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Purifying selection in corvids is less efficient on islands

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Author(s)

Verena E. Kutschera, Jelmer W. Poelstra, Fidel Botero-Castro, Nicolas Dussex, Neil J. Gemmell, Gavin R. Hunt, Michael G. Ritchie, Christian Rutz, R. Axel W. Wiberg, Jochen B.W. Wolf

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Abstract

Theory predicts that deleterious mutations accumulate more readily in small populations. As a consequence, mutation load is expected to be elevated in species where life-history strategies and geographic or historical contingencies reduce the number of reproducing individuals. Yet, few studies have empirically tested this prediction using genome-wide data in a comparative framework. We collected whole-genome sequencing data for 147 individuals across seven crow species (Corvus spp.). For each species, we estimated the distribution of fitness effects of deleterious mutations and compared it with proxies of the effective population size Ne. Island species with comparatively smaller geographic range sizes had a significantly increased mutation load. These results support the view that small populations have an elevated risk of mutational meltdown, which may contribute to the higher extinction rates observed in island species.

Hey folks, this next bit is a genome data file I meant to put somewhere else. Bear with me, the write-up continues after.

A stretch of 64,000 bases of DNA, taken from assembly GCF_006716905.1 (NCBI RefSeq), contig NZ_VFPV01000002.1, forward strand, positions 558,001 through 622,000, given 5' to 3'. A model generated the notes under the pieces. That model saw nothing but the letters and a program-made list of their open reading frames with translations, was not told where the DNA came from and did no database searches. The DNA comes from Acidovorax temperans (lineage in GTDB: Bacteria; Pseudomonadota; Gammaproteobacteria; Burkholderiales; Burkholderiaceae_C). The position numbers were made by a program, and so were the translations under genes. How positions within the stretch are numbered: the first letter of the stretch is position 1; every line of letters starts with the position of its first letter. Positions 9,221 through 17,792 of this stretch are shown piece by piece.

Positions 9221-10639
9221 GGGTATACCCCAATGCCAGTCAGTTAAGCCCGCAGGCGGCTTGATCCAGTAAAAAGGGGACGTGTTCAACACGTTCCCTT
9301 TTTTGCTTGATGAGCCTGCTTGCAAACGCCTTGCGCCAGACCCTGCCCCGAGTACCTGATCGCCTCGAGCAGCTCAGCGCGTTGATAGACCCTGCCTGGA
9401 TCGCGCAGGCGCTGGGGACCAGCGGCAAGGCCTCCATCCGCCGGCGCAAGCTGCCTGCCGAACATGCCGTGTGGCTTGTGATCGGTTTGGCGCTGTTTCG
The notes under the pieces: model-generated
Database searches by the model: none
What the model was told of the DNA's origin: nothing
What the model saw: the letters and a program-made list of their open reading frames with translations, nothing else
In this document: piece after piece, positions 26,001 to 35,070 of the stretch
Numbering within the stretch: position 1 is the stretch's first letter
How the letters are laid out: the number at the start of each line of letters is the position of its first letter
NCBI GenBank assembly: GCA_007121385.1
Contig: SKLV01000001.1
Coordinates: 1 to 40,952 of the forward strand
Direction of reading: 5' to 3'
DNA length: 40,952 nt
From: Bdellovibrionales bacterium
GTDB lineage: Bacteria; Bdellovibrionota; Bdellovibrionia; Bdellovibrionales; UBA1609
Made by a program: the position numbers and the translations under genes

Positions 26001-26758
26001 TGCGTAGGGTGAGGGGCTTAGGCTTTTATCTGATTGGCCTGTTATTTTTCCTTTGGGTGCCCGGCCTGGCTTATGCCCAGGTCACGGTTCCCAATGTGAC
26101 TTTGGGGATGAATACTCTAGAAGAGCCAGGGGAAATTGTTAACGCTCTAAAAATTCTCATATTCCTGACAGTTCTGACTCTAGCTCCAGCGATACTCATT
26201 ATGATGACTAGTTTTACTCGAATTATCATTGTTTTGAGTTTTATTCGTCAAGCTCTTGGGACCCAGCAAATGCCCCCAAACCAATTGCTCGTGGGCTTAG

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Original languageEnglish
Pages (from-to)469-474
Number of pages6
JournalMolecular Biology and Evolution
Volume37
Issue number2
Early online date21 Oct 2019
DOIs
Publication statusPublished - Feb 2020

    Research areas

  • Avian genomics, Comparative analysis, Distribution of fitness effects, Molecular evolution, Mutation load, Selection

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